Re-Purposing Vintage Items

There are some purists among us that vehemently hold out for antique items or those of a vintage nature to be held in the highest esteem; not altered in anyway and just collected and truly appreciated for the item they were intended to be.  I admit, I can sometimes be one of these people but I also see the need to use an item for another purpose when the original purpose becomes redundant.  When it comes to antiques and vintage items of a highly collectible nature, I have a tendency to love the item more if it is left as is; not altered and appreciated for its original purpose but, sadly time marches on, technology replaces everyday items and we find ourselves with an overabundance of stuff.

While wandering around vintage markets, I often see items intended for some other purpose, reused as an object of art, or remade into some other serviceable item.  I thought I’d share some of the more unusual items.

dsc00437.jpgThis mirror lined with shoe forms has a unique look that is rather appealing.  From a distance it appears surrounded by wooden petals.  The person was a genius that looked at a pile of discarded wooden shoe forms and thought, “Hey, why not make a mirror frame out of these?”  What else could be made from something that once was used in every shoe store in the nation and now replaced by plastic shoe forms?  The beauty in the repetition of the forms lined up along the outside of this large mirror would look fantastic above a stone fireplace or as a focal point in a foyer.

What a great idea to turn an old pick-up truck tailgate into the back of a bench.  If you have a favorite auto manufacturer, this could be a way to enhance your garden space.  The other garden bench was made from the front piece of a vintage tractor. Funky, I know but functional and a real conversation piece.


About a year ago, I started seeing these round rubber discs at markets. Each one has a different design but they are all about the same size. These round rubber discs were once used for molding jewelry findings, rings, broaches, etc.  In a foundry, the life of these molds is not very long but the beauty of the molds can be appreciated for longer when someone mounted them on a stand as an object of art. What else could someone make from these discarded molds?  I thought of using one to make patterns in concrete.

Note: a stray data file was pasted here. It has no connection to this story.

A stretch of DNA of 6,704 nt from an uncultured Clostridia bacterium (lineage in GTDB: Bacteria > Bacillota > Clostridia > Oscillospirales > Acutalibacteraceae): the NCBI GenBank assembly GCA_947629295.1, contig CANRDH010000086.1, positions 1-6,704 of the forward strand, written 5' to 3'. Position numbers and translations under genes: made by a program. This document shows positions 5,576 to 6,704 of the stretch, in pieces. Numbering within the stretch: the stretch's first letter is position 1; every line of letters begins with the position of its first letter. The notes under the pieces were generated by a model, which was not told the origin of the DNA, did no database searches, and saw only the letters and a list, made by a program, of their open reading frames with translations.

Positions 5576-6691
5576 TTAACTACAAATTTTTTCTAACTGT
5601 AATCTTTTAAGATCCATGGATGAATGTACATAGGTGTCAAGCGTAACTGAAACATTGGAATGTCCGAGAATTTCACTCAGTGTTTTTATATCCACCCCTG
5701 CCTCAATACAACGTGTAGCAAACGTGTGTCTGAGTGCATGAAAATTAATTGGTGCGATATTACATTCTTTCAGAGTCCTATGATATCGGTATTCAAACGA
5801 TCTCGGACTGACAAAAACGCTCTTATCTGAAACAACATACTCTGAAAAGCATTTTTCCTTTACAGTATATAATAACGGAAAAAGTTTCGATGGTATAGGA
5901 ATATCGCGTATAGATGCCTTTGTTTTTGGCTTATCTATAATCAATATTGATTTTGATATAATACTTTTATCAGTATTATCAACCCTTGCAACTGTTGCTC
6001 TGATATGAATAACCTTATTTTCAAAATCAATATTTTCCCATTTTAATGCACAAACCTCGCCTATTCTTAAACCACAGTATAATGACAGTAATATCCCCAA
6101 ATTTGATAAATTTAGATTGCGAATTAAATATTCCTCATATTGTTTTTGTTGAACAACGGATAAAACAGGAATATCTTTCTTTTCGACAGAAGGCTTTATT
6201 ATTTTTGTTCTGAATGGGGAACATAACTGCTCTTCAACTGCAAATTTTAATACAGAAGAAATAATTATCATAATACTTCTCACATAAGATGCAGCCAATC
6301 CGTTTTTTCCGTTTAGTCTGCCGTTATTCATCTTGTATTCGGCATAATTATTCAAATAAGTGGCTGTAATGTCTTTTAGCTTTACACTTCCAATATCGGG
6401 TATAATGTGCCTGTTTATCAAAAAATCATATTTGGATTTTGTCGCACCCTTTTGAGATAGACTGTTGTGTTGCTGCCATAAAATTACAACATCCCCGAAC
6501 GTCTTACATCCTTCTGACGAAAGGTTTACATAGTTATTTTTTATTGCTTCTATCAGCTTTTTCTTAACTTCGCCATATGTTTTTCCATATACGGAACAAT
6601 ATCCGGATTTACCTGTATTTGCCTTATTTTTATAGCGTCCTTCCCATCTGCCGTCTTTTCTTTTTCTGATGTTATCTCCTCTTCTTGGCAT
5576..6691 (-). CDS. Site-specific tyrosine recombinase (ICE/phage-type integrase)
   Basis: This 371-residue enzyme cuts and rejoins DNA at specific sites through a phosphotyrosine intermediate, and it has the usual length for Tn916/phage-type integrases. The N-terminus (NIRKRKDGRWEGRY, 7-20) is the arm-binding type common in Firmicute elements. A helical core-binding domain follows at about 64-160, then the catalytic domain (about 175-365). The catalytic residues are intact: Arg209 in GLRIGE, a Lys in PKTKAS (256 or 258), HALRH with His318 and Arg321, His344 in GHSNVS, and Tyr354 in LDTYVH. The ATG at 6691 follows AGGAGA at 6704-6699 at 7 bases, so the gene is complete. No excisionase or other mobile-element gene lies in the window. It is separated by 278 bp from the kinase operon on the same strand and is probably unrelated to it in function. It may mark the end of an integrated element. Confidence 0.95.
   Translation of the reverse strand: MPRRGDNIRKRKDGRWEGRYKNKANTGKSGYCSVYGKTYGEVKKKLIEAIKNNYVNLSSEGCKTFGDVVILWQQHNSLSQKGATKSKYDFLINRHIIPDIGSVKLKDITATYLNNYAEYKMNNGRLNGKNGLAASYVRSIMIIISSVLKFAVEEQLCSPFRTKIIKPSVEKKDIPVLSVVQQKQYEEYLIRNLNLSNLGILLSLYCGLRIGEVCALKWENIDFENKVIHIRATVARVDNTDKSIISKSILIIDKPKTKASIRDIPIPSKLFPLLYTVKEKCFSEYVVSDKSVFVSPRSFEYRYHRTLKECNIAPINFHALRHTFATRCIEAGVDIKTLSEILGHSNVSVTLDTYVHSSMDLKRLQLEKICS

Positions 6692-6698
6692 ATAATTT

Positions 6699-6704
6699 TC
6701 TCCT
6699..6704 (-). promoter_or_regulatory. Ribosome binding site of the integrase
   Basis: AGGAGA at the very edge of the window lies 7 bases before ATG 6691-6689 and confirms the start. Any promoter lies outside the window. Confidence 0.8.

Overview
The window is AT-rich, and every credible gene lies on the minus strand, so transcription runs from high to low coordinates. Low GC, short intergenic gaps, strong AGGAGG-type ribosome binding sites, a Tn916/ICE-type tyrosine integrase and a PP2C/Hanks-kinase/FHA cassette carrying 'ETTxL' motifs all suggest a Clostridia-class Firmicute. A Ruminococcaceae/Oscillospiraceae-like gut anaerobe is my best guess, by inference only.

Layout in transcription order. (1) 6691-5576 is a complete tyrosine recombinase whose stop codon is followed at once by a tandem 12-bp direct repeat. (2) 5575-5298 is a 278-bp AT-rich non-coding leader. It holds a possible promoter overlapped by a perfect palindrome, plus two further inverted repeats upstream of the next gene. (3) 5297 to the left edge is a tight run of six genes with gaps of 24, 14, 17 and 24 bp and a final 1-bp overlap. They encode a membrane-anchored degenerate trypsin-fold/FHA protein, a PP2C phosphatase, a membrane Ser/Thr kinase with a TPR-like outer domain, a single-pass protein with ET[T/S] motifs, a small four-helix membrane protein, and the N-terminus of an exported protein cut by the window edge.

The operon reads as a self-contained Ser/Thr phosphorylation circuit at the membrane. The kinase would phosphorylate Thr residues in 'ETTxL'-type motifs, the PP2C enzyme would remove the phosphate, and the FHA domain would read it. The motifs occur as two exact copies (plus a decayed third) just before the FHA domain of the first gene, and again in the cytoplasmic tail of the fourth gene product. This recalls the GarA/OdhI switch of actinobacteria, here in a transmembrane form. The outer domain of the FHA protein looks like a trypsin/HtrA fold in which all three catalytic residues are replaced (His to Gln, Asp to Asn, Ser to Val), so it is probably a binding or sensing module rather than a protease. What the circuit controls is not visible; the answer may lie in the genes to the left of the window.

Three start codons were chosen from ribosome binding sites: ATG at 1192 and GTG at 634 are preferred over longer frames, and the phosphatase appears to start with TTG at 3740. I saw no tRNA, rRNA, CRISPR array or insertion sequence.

Sometimes the stuff we find at vintage markets is just that….stuff.  The piles and tables full of pieces that someone felt compelled to save from the trash heap can be a wealth of inspiration it just takes some time and imagination to dream up a new life for these pieces.

A friend and fellow market stall owner turns items from these piles and tables of small items into pillow adornments.  Her pillows started life as vintage canvas mail bags and bank bags then Diane gets to work adorning them with trinkets and pieces of a bygone era.  She often uses old watch cases, pieces of jewelry, keys, dog tags, tiny purses, door escutcheons, magnifying lenses, tinker toys, key chains, etc.  Anything that is small, interesting to look at and hold, or something of a tactile nature.  Her trinket pillows bring a smile to my face.  I think of a small child with all these types of thing in his pocket, treasures from a lifetime of collecting, or at least a few days of collecting.

What would you make from a vintage item no longer needed for it’s original purpose?


  1. I’m one of those who generally likes old things left as they are, though perhaps not used as originally intended. Often that means just being a decorative object as vintage or antique everyday objects have a level of craftsmanship rarely seen in such items today. However, one example of reuse without changing might be old flat irons as interesting book ends, door stops or small ones make good paper weights.

    Liked by 1 person

    • I agree but sometimes the intended use is no longer needed, efficient use of time (like a ringer washing machine) or even possible (like using house phones with a dial). Nice to look at but maybe best in a museum


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